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How to Wash Your Hands Properly
Chances are you have been washing your own hands for quite a while. All it takes is a little soap and some water, right? Actually, there is a bit more to hand washing. Find out how to wash your hands correctly and why it matters so much.
Here's Why Washing Your Hands Is Important
The single most important thing you can do to keep from getting sick and to stop the spread of disease-causing germs is to wash your hands often. By frequently washing your hands, you wash away germs that you may have picked up from other people or from contaminated surfaces. One of the most common ways people catch colds and the flu is by rubbing their noses or eyes after their hands have been contaminated with the cold or flu virus. More frequent hand washing may be able to reduce the spread of the these viruses. Some studies show that when children are taught to carefully wash their hands school absenteeism is reduced, even more so when alcohol-based hand rubs are combined with hand washing.
You cannot see germs with the naked eye, so wash your hands often. Especially important times include:
- When your hands are dirty
- Before, during, and after you prepare food
- Before you eat
- After you use the bathroom
- After you change a diaper
- After handling animals or animal waste
- After taking out the trash
- After blowing your nose, sneezing, or coughing
- Before and after treating a wound
- When caring for someone who is sick
To properly wash your hands, follow these simple steps:
- First, wet your hands with warm or cold water and apply soap.
- Next, rub your hands together vigorously to create a lather. Scrub all surfaces of your hands, including the back of your hands, your wrists, and between your fingers. Also clean under your fingernails to help control germs. Keep fingernails trimmed and short.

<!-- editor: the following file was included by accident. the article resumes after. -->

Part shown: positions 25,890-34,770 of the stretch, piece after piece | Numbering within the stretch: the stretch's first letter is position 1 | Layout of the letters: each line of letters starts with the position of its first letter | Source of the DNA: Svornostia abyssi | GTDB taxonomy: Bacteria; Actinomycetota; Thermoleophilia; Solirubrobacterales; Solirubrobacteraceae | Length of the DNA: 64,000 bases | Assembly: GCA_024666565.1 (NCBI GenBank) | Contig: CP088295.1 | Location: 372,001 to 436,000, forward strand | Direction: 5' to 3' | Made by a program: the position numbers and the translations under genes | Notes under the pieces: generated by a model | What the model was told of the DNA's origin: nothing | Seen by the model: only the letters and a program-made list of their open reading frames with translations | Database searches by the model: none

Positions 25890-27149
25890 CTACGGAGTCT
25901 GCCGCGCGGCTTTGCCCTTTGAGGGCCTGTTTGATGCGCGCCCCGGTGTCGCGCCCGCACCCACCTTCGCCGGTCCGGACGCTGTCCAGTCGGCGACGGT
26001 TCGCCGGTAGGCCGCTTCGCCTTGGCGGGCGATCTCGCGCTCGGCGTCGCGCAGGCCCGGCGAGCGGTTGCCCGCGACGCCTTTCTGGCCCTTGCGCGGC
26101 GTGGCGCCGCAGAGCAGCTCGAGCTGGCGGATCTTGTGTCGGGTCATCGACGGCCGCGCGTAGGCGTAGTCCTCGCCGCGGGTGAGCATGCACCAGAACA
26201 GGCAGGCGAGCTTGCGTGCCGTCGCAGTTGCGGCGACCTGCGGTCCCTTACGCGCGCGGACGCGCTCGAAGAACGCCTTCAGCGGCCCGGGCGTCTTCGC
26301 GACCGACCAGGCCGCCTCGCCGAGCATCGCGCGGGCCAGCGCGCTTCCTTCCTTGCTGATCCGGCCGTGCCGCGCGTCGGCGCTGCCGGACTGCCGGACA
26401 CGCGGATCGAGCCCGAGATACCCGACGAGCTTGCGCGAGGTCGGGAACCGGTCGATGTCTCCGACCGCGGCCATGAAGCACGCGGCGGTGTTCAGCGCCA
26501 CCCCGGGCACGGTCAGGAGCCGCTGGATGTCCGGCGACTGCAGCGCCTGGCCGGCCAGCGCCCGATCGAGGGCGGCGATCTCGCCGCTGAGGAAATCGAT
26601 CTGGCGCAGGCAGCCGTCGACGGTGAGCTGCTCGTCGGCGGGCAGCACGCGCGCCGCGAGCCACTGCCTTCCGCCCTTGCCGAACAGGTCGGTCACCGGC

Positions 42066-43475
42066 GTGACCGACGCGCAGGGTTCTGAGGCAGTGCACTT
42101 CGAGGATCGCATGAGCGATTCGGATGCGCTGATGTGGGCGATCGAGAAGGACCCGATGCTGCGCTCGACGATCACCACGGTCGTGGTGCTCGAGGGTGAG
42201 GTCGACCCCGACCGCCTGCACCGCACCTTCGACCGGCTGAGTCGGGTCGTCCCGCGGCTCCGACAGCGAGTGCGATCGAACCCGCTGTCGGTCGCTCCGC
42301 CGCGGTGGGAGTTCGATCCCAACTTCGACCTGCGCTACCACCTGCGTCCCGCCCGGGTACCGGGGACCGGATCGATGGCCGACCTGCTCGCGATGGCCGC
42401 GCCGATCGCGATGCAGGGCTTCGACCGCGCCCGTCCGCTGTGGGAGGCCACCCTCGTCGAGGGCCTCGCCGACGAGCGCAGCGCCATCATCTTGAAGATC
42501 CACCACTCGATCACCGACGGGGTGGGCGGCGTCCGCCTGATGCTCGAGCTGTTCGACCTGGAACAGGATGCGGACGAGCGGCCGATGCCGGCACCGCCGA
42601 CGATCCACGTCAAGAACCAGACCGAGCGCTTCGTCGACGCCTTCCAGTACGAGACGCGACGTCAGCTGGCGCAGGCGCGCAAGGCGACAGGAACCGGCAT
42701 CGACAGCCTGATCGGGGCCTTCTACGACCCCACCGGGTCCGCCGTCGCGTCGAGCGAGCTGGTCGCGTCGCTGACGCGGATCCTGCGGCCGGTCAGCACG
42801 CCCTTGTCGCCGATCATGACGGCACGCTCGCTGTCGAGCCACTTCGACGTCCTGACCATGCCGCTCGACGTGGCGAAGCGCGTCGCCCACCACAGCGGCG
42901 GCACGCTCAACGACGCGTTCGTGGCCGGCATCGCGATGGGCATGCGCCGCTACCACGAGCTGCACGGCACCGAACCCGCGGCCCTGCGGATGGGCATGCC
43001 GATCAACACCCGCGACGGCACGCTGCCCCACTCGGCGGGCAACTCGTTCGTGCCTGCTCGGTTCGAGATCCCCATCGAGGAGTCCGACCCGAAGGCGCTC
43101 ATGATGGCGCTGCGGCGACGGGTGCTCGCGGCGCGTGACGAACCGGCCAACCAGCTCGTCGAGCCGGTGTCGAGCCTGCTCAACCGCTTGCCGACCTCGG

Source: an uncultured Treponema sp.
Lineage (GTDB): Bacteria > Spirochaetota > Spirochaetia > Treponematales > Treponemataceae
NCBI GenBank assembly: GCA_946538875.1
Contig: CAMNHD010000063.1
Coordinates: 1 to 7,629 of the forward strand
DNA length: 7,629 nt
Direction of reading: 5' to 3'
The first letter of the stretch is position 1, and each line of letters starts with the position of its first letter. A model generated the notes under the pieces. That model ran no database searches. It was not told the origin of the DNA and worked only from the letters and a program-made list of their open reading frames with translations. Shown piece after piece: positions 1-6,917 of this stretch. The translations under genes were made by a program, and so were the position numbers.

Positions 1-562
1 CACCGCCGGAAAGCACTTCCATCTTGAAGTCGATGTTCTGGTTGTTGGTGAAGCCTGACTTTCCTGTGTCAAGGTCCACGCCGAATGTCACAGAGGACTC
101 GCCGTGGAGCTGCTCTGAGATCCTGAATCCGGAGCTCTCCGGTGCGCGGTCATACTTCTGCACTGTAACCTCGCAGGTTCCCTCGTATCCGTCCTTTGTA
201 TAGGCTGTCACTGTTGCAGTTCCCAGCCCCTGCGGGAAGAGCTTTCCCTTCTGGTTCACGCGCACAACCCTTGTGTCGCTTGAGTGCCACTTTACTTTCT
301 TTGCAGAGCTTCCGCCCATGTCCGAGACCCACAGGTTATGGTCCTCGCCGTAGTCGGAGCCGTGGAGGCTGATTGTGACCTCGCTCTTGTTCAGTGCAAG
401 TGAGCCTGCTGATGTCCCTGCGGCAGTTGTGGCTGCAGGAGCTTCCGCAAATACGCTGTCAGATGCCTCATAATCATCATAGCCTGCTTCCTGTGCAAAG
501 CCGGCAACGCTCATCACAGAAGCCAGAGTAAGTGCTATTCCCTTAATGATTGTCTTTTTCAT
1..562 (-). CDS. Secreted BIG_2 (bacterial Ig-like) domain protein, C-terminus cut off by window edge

- Continue for at least 20 seconds or about the length of a little tune (for example: sing the "Happy Birthday" song twice). It is the soap combined with the scrubbing action that helps dislodge and remove germs.
- Rinse your hands well and dry them with a clean paper towel, clean towel, or air dryer.
- If possible, use the paper towel to turn off the faucet and open the door.
Note: When soap is not readily available, alcohol-based hand rubs offer a quick and easy alternative. No water is needed. Just squirt some into the palm of your hand and rub your hands all over until they are dry. They are not the best option, however, when your hand are visibly dirty.
The Centers for Disease Control and Prevention
United States Department of Health and Human Services
Canadian National Occupation Health and Safety Resource
Guinan M, McGuckin M, Ali Y. The effect of a comprehensive handwashing program on absenteeism in elementary schools. Am J Infect Control. 2002 Jun;30(4):217-20.
Keeping your hands clean on a cruise. The Centers for Disease Control and Prevention website. Available at:http://www.cdc.gov/nceh/vsp/pub/Handwashing/HandwashingTips.htm. Last updated July 20, 2010. Accessed December 15, 2010.
Wash your hands. The Centers for Disease Control and Prevention website. Available at: http://www.cdc.gov/features/handwashing/. Last updated December 15, 2010. Accessed December 15, 2010.
The SNAP Toolkit. School Network for Absenteeism Prevention website. available at: http://www.itsasnap.org/index.asp.